A former Microsoft employee is facing criminal charges after he allegedly handed over trade secrets to a blogger in France, US court documents showed.
Russian national Alex Kibkalo, a former Microsoft employee in Lebanon and Russia, has confessed to Microsoft investigators that he provided confidential company documents and information to the blogger, documents from a Seattle federal court showed.
Kibkalo has relocated to Russia and, based on a LinkedIn account, is currently working for another US-based technology firm with offices in Moscow and St. Petersburg, according to an FBI agent who investigated the matter.
A lawyer representing Kibkalo could not be reached for comment outside regular US business hours.
Earlier, an internal probe by Microsoft revealed illegal transmissions of proprietary and confidential trade secrets, according to the court documents. An email from Kibkalo was found within the blogger's Hotmail account, confirming that he transferred confidential data, reported Reuters.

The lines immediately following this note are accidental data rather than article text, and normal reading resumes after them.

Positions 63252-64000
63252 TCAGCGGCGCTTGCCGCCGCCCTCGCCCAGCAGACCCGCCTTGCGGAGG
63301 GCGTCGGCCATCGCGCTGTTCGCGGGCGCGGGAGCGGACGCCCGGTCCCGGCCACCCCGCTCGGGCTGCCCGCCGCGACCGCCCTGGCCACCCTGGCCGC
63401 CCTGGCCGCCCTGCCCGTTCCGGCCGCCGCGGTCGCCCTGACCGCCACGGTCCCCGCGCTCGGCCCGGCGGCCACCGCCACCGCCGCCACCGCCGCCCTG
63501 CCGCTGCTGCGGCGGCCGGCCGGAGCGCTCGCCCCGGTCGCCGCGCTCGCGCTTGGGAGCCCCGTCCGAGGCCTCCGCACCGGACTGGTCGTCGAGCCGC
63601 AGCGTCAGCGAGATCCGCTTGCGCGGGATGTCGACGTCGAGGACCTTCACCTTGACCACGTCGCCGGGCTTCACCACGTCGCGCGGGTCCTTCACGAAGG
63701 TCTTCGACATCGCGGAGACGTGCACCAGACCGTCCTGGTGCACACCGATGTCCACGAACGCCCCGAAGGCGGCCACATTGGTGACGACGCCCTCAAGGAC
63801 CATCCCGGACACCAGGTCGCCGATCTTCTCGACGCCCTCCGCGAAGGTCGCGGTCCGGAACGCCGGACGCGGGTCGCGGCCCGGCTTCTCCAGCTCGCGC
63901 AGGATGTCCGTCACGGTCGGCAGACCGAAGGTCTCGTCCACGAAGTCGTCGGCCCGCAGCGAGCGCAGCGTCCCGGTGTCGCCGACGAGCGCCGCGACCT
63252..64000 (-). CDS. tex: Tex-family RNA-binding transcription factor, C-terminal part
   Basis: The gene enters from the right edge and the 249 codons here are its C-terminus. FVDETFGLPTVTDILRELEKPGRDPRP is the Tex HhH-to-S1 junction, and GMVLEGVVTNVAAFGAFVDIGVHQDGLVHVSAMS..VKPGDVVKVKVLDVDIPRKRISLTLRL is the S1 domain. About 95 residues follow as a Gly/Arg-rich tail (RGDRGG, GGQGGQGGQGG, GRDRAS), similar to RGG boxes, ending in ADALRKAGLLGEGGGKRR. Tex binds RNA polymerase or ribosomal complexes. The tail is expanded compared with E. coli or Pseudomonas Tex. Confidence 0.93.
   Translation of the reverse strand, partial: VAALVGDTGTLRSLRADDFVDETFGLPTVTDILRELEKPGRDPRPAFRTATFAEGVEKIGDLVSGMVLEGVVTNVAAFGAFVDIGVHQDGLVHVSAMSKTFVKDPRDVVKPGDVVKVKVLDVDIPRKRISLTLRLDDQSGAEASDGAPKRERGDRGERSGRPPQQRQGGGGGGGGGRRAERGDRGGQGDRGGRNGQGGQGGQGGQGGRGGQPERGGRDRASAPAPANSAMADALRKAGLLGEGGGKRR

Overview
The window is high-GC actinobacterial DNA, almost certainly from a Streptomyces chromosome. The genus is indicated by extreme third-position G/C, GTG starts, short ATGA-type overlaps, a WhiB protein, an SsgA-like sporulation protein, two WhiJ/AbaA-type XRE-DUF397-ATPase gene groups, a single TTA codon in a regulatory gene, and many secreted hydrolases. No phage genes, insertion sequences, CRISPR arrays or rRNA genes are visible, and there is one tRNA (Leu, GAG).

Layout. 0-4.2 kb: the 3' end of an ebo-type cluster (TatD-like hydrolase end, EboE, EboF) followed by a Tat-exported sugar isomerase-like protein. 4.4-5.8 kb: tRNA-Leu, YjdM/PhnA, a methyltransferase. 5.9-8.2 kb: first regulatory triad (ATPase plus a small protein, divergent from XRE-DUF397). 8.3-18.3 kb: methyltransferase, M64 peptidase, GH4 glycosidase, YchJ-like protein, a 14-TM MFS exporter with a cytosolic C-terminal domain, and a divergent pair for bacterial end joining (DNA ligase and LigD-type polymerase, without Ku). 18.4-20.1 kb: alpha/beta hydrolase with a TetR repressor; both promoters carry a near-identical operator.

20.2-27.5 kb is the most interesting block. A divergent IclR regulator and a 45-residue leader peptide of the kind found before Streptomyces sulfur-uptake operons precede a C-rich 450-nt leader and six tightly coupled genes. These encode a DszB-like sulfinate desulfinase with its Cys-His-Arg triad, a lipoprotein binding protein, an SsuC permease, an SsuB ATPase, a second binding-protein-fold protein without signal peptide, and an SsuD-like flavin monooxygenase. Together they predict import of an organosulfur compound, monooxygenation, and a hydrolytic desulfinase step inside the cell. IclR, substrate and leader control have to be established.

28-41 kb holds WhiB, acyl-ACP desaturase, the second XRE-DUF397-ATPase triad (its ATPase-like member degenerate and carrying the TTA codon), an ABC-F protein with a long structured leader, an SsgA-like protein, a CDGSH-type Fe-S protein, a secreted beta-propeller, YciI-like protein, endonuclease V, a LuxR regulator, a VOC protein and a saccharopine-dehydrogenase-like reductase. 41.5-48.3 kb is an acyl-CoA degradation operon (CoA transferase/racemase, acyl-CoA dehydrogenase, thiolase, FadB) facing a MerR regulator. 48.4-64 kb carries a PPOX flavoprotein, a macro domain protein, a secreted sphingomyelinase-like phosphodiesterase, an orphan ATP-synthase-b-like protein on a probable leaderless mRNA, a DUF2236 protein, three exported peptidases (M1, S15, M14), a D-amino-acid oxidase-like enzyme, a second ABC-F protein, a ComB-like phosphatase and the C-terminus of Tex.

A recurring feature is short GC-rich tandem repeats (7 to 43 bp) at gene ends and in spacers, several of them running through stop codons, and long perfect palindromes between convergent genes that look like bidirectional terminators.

The blogger, who was not identified, was known to those in the Microsoft blogging community for posting screenshots of pre-release versions of the Windows Operating System. The blogger hid his identity by stating that he was from Quebec, Canada, according to the documents.
The court documents said during interviews, the blogger admitted to posting information on Twitter and his websites and selling Windows Server activation keys on eBay.
"We take protection of our intellectual property very seriously, including cooperating with law-enforcement agencies who are investigating potential criminal actions by our employees or others," a Microsoft spokesman told Reuters.
Kibkalo worked with Microsoft for seven years. He received a poor performance review in 2012 and threatened to resign if the review was not revised, court documents showed.
According to Microsoft, in July and August 2012, Kibkalo uploaded proprietary software including pre-release software updates of Windows 8 RT and ARM devices, alongside the Microsoft Activation Server Software Development Kit (SDK) to a computer in Washington and later to his personal Windows Live SkyDrive account.
The case is in USA versus Kibkalo, Case No 2:14-mj-00114-MAT, US District Court for the Western District of Washington at Seattle.